Anything Worth Doing is Worth Doing Well

anything worth doingGrowing up, did your parents, a teacher, or another adult tell you that anything worth doing was worth doing well? Yeah, that struck a nerve, didn’t it? There’s no escaping the teaching and chidings that you often heard. You can’t forget them; they are woven into your soul.

Initially, they were just words you heard them amid all of the caution, advice, and well wishes you absorbed on your path to becoming an adult.

As you matured and faced your own life obstacles, it seems one of those phrases of wisdom would creep into your mind about the time you were faced with a challenge. Think back to when you were in high school, and you got your first job. Your parents most likely reminded you that maintaining your grades was your full-time, and most important job. Along with this other job—whether at a local a store or restaurant—they expected you to keep up your grades.

Isn’t it amazing how those little sayings you and your sister and brother used to snicker at when the elders were out of sight? Someone in the family was a historian; they may have been the ultra religious one, the strange future foretelling one, and the one who could see things in you.

Now as a parent, you’re surprised that some of what you always relegated as “that old folks’ stuff” is coming to your mind. You actually blurted something out to your son, and as he turned to see who you were, you actually laughed out loud and told him to go on—pushing him out of the room. You reached for the phone and called your brother and shared this with him. You both are now in belly-holding laughter, tossing one and then another saying back and forth.

Well, now you know the power of words, tradition, and how life becomes ingrained in folks. Never as a 14-year-old would you have believed you’d find yourself saying some of the things you and your brother laughed about back in the day. That saying has come full circle, because you knew you were the product of everything these elders poured into you, and now you are doing the same thing with your kids.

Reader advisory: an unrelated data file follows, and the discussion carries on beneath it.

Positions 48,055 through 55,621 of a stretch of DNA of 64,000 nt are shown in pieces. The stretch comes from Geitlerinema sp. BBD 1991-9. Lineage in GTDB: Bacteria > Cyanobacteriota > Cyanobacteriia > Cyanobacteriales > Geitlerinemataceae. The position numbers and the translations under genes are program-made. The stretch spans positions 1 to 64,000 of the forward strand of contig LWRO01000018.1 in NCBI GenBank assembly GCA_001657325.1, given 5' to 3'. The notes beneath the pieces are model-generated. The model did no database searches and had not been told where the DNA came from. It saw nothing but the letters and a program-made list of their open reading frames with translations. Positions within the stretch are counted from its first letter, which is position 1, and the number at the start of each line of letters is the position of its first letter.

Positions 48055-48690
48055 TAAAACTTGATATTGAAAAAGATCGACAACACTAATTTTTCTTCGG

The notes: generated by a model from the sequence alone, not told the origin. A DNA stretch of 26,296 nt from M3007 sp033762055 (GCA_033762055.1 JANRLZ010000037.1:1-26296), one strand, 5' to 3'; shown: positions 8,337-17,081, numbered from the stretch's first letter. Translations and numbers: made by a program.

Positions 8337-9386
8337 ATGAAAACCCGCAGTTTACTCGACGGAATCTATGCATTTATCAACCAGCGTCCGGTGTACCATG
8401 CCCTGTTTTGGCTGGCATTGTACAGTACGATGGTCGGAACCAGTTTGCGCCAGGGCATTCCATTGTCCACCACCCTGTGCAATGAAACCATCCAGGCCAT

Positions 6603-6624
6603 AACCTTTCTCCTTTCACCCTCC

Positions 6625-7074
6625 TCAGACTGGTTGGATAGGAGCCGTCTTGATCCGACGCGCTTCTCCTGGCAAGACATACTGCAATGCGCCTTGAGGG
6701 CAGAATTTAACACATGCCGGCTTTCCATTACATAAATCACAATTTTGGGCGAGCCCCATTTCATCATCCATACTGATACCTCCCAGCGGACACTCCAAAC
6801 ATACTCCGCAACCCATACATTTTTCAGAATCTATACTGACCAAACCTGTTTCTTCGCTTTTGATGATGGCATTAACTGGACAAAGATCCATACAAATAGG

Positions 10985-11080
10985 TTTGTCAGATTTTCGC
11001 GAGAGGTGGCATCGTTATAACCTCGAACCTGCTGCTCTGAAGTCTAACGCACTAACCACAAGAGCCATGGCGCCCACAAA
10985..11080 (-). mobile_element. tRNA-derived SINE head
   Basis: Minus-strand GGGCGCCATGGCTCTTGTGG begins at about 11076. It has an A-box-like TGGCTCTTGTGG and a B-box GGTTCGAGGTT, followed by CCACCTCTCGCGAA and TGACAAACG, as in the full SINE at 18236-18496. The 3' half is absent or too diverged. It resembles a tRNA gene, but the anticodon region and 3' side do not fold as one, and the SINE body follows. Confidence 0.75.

1. Peggy Holmes says:

    Hi Vicky I just acknowledge your website today. Your site gave me a huge smile. I am sincerely thankful and grateful to come across your site. I am 65+ and growing gracefully in the place where I am age -wise.
    It is sistahs like you and others who have taken a leak fore ward to encourage, enlighten and empowered women that it is alright to be yourself and love who you are. It’s great when we realize that we are created in that which we should be. For years and years I struggle with dissatisfaction with myself. I also wanted to be some one else. Now I am appreciative being in my own skin and wearing my own hair. This is my own truth and my words does not reflect anyone else situation. I appreciate all my sistah whoever and where ever you are. Lets keep hope ALIVE!!!!

    • Peggy, thanks for the response. Unfortunately, the system took a long to notify me, but glad it reached me. Thank you for the praises. It gratifies me to know when I speak from my heart it touches the hearts of others. Yes, these are the seasoned years, and we should all learn to embrace them and live them fully. The past has no hold on us now! Share this with friends, and I welcome you to check out some of the other posts.

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